When it comes to hazardous work industries, farming is in the top three with transportation and warehousing, and mining. And many times after an accident, farmers end up as amputees. But when farmers and ranchers lose a limb on the job, they have a limited selection of prosthetics to help get them back to the fields.
Joseph Burris, the director of amputee rehabilitation at the University of Missouri Columbia, sees a lot of agriculture workers with amputations. The leading cause of amputation for his patients is diabetes, but right behind that is trauma – farmers and ranchers who have had horrific run-ins with equipment.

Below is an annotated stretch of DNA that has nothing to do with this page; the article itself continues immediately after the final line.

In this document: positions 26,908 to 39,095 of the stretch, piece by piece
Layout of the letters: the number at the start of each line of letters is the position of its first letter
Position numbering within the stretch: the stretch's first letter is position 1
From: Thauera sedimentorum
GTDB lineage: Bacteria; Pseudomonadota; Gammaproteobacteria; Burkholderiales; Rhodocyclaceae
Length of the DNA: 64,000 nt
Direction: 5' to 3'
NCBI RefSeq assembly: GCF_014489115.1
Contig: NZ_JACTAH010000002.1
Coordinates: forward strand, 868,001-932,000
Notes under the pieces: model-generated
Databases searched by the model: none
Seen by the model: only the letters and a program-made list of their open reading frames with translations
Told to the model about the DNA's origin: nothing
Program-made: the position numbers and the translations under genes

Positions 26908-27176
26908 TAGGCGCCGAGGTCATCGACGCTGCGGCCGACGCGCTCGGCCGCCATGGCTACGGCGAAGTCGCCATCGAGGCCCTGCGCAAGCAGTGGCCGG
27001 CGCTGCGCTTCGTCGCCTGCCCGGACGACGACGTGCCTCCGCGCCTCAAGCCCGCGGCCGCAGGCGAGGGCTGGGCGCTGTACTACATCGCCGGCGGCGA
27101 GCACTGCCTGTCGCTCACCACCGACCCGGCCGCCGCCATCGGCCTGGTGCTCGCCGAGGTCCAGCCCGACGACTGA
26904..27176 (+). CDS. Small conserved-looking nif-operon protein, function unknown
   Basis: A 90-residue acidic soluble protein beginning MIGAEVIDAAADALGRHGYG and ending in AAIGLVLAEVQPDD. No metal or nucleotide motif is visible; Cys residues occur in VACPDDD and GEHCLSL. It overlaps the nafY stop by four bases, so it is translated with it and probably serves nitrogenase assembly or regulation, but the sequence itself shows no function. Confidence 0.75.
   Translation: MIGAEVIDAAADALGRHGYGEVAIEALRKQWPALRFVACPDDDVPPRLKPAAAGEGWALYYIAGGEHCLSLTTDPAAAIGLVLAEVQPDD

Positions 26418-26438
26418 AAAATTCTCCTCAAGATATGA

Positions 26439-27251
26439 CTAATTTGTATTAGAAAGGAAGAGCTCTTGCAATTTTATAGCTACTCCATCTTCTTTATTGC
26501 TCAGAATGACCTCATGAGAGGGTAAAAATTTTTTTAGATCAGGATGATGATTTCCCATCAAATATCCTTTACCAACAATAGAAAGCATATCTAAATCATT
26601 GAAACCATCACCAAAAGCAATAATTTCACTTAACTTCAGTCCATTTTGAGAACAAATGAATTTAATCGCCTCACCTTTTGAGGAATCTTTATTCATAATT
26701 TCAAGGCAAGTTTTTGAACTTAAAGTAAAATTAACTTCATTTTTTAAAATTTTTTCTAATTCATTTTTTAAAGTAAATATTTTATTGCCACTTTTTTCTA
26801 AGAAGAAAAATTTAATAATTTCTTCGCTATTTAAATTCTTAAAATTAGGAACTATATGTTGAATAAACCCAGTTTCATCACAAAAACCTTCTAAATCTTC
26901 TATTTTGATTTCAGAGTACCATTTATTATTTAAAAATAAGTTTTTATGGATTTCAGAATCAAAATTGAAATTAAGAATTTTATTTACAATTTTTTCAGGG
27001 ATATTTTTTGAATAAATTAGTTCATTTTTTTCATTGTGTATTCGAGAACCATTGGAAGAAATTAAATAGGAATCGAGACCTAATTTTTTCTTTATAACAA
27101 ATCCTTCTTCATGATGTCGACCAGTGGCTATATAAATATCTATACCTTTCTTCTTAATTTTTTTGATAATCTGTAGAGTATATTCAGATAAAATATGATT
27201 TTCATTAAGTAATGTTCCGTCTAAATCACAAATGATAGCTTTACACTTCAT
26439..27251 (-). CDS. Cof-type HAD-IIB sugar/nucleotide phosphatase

“It’s terrible to see the impact that amputation has on people,” Burris said. “It’s inspiring repeatedly to see people overcome some of their difficulties and have success.”
According to the National Safety Council, 1 out of every 10 agriculture injuries results in amputation. Burris helps farmers work with a new prosthesis meant to assist them when returning to the field. Devices today can plug into the electric signals in your muscles and you can control their movement. The problem is, they are really expensive.
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